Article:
32 Sobbing in unison
Everyone has gone crazy. Car horns punch the air. A mood of delirious expectation and hope has filled the streets and the tiny kitchens of the country. People nod at strangers and gather round massive screens in public squares that transmit rapid flickering images against a relentless soundtrack of drum and bass. This is just the build-up. And we are already overwhelmed, willingly, by World Cup Fever.
Of course, someone in Darlington will claim they prefer watching Bargain Hunt, but the rest of the population… we will do nothing to resist the wave of collective fanaticism that a football tournament allows us, three times a decade at most.
It doesn’t matter who wins. It’s the chance to come together that we crave. This is the function that sport performs, the opportunity to act out a collectivist culture, instead of the individualism that marks our usual days.
Come on En-ger-land!
If England go out in the quarter-finals, we don’t really care – just as long as we can stand together, with flabby booze-streaked faces, arms round each other’s shoulders, sobbing in unison as our penalties go pinging over the bar and Germany’s dent the net. The reason we want to get to the Final on 11 July is not particularly to lift the trophy, it’s just to keep the moment going.
They are rare, these moments of mutual understanding, when we are certain of our communal identity. We haven’t this good a time since Diana died.
As far as the media are concerned, it doesn’t matter at all which event draws us together. Consider the mawkish perpetuation of the Cumbria tragedy ten days after the event. There’s no actual news to report any more. Hasn’t been since day two. So what we get instead from the journos and cameras still desperately camped in the town is intrusion into people’s personal grief. Despite the polite requests of the locals to be left alone, what our breakfast news relentlessly supplies is voyeuristic, prurient non-news and banal interviews in search of a reason for us all to cry.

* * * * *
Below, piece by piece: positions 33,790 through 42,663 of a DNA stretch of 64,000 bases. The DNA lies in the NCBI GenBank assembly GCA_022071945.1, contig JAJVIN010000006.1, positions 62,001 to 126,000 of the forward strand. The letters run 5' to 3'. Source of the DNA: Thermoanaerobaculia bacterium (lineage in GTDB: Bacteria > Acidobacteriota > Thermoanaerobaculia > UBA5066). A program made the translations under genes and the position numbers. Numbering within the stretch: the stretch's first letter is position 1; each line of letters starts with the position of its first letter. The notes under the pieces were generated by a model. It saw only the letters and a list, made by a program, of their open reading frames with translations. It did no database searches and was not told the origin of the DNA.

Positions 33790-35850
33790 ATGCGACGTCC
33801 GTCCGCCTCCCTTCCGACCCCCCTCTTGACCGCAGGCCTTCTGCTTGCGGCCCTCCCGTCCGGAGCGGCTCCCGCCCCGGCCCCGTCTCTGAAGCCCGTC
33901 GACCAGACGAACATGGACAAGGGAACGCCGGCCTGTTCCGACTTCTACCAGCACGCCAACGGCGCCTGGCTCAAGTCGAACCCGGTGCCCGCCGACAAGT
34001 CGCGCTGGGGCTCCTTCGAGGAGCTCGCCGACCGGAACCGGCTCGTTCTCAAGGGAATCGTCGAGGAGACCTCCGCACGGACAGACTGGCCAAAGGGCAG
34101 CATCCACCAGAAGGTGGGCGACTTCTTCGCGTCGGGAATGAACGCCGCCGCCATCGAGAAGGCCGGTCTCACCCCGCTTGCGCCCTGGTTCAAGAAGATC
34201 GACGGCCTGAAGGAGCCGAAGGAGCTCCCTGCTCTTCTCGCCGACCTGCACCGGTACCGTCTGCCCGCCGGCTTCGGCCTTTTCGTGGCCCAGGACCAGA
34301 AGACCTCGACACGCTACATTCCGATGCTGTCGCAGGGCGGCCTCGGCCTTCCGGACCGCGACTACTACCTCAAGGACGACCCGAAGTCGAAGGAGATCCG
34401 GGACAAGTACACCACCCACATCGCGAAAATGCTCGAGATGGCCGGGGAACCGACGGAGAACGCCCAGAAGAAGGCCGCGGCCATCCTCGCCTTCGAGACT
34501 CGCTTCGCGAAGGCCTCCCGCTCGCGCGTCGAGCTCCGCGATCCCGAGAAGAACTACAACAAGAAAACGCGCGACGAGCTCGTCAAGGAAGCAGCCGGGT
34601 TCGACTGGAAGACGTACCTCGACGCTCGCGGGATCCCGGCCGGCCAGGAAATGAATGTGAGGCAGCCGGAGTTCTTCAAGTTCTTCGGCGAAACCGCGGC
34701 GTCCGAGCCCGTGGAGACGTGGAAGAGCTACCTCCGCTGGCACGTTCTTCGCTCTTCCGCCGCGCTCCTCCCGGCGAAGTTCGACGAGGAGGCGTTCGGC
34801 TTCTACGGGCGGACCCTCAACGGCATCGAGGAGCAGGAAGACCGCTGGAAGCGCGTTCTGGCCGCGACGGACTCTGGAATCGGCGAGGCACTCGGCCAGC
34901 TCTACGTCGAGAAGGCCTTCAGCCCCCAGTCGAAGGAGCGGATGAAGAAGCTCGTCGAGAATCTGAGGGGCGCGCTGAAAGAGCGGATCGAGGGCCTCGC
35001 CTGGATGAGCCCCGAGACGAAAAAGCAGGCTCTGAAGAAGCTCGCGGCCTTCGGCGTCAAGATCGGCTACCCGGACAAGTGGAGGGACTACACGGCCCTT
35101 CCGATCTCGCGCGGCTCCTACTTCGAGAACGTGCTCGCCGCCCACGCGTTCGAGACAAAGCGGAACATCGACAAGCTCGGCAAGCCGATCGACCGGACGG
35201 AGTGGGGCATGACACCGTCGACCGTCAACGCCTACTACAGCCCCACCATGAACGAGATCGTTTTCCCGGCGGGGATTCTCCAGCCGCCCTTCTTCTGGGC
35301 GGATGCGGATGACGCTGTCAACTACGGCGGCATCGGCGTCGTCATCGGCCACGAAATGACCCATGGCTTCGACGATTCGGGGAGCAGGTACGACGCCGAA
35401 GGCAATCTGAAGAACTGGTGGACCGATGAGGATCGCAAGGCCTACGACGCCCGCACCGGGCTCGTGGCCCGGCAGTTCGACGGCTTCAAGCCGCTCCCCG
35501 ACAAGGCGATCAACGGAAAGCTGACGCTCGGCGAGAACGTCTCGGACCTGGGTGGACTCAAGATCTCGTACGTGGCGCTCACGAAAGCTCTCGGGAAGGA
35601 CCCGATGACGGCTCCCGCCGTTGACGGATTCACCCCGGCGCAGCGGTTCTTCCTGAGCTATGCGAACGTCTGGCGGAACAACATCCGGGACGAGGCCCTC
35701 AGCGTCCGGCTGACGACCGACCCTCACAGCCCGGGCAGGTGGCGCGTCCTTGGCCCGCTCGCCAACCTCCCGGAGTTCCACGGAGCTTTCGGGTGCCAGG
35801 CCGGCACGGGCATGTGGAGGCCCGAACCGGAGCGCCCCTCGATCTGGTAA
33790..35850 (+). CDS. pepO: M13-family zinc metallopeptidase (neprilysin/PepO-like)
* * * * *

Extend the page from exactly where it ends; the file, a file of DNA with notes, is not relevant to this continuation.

Content is secondary. The priority is to engineer a collective emotion and then milk it for days on end.
How does this relate to winning work in business?
Well, it’s a good reminder of what not to do. Competitive pitching and bidding requires content that’s specific and full of quantifiable benefit, not generalities and gestural puff. The fourth of my eight tips on winning bids is one of the most important. It’s the need to prove your firm commitment to the project the client has put to tender, not the one you didn’t win last month.
Customise and personalise
Clients are offering you a business opportunity. If the best you can be bothered to offer them in return is a generic response because it’s quicker than investing time in thinking about their job, don’t be surprised when you lose. Everyone can smell a cut and paste a mile off.
Name names. Be project-specific. Say you not the client. Talk about them before you blah on about yourselves. Be personal. Prove you care.
Not like this:
We provide our clients with the highest standards of quality on all our projects. We have a strong track record of working with existing design teams in an integrated manner, to predict and mitigate quality issues. Processes of consultation will be undertaken with the client’s consultants and involve key stakeholders on this current scheme.
West Frampton is a scheme that Pike City Council needs to be proud of. Working with your design team of Ashfield and Dyke – and also local stakeholders such as the West Frampton Residents’ Association and the Butterfield Cooperative – will let us respond to your local issues, with a clear understanding of what quality means to you.
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